RBS (Rutherford Backscattering)

RBS is used to get relative concentrations of atoms within the sample and to get the depth distribution of these atoms.


Accelerated ions, usually helium, are sent into a user’s test sample. The beam size on the sample surface is usually about 1 mm in diameter, but varies from about 0.5 mm to 1 cm. Size is mostly determined by how much beam the sample can stand and on the mass of the elements in the sample. A small fraction of the ions rebound from atomic nuclei in the sample and are caught in an energy-sensitive detector. When the energy spectrum of these ions is plotted, the shape of the curve can be used to analyze the elemental composition of the near-surface region (usually about the first micron of depth). Sensitivity is very high for heavy elements and very low for the lightest elements.

Users commonly analyze RBS spectra to get relative concentrations of atoms within the sample and to get the depth distribution of these atoms. Thin films can therefore be analyzed for composition, thickness and uniformity with depth. The values obtained for element concentration are absolute values needing no further calibration. The depth and thickness numbers are not absolute unless the density of the material is correctly known. Many thin films are not as dense as the "handbook" values. Users must take the depth data with some caution.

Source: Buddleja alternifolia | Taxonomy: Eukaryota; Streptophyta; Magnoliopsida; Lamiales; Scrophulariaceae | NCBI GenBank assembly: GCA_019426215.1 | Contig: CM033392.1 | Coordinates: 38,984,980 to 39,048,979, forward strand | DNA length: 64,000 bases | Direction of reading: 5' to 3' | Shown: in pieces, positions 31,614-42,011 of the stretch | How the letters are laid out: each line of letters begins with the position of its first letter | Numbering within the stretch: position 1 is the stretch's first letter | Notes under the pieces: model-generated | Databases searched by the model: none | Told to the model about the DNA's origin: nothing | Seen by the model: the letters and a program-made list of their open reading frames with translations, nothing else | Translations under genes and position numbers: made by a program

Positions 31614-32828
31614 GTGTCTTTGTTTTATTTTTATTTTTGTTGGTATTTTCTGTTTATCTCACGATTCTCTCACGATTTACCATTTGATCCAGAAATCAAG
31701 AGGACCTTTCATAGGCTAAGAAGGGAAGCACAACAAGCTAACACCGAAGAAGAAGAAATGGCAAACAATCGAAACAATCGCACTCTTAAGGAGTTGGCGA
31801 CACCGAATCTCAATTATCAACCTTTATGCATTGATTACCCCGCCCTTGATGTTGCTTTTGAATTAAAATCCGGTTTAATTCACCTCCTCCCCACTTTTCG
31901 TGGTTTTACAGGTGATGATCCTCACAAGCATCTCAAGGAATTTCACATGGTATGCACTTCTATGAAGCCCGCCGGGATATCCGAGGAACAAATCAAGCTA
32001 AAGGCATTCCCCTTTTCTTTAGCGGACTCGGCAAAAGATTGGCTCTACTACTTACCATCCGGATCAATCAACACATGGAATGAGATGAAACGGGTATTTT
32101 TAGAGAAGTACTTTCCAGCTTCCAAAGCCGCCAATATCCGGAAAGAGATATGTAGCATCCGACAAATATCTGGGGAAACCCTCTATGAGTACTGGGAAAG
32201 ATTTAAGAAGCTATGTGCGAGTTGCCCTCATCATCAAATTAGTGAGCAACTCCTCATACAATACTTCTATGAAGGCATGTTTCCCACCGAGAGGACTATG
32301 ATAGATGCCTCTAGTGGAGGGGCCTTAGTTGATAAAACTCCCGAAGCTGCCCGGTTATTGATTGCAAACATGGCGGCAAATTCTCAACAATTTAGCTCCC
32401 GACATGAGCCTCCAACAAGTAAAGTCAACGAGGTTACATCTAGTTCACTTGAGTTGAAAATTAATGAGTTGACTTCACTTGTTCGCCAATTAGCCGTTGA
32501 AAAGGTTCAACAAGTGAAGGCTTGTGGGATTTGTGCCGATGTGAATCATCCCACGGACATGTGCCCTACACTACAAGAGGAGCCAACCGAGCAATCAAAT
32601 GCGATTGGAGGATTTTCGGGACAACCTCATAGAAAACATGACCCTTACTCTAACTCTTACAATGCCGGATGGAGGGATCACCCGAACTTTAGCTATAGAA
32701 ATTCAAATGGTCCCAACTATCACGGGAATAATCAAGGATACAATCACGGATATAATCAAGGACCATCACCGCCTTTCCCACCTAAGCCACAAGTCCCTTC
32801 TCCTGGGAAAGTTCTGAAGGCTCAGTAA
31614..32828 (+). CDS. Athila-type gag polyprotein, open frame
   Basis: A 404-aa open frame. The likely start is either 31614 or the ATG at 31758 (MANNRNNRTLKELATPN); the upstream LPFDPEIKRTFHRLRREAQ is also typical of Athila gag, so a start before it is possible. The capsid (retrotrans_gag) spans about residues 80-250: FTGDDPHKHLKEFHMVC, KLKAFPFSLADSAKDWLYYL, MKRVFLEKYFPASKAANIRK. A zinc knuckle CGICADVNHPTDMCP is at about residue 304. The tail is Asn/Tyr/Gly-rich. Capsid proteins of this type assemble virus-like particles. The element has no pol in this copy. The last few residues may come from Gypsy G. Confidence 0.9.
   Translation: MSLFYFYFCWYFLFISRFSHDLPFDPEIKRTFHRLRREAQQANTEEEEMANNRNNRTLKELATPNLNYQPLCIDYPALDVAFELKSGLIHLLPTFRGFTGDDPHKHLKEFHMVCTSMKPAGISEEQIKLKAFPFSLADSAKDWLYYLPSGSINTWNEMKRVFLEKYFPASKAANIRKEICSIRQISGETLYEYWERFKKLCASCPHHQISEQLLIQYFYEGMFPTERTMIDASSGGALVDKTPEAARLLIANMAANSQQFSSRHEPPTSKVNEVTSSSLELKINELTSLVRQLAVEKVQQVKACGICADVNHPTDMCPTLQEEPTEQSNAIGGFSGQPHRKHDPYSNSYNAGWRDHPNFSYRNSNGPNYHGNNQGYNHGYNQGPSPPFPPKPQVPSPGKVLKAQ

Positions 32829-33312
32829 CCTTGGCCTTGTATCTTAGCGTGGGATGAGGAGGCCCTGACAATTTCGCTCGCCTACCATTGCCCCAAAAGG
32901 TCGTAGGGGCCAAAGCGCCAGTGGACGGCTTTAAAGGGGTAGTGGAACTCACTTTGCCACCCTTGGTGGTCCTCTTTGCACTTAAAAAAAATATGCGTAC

Separate identification for light elements is generally easy, but very difficult for very heavy atoms. Since the heavier element crowd together at the upper end of the spectrum, their separation mostly depends on the energy resolution of the particle detector. The laboratory normally uses silicon particle detectors of about 12 keV resolution. They are small, easy to use, and give rapid results. There is no current indication that they can be improved by a factor of 2 or more. For highest resolution, one must use the HIRRBS facility described below.

The laboratory has two beamlines equipped for standard RBS and one beamline for high-resolution RBS (the HIRRBS facility). In addition, the Microbeam system uses RBS analysis on micron-sized portions of a sample.


Silicon particle detectors are normally used for RBS measurements, as described above for standard RBS. Their resolution limit is currently about 10 to 12 keV. By switching to use of a magnetic mass spectrometer, the HIRRBS facility improves resolution by more than a factor of 4.

The mass spectrometer particle detector is a HIMAG 5000 system, built by AMACC. It was designed with a theoretical resolution of 1 part in 4000. Conventional mass spectrometer designs use a single particle detector, with data taken by stepping slowly through a range of magnetic field, pausing at each step to collect particles for a fixed amount of time. The result is very slow operation. In the HIRRBS facility, the magnetic field remains fixed while data are taken simultaneously from detectors sensing from many different locations.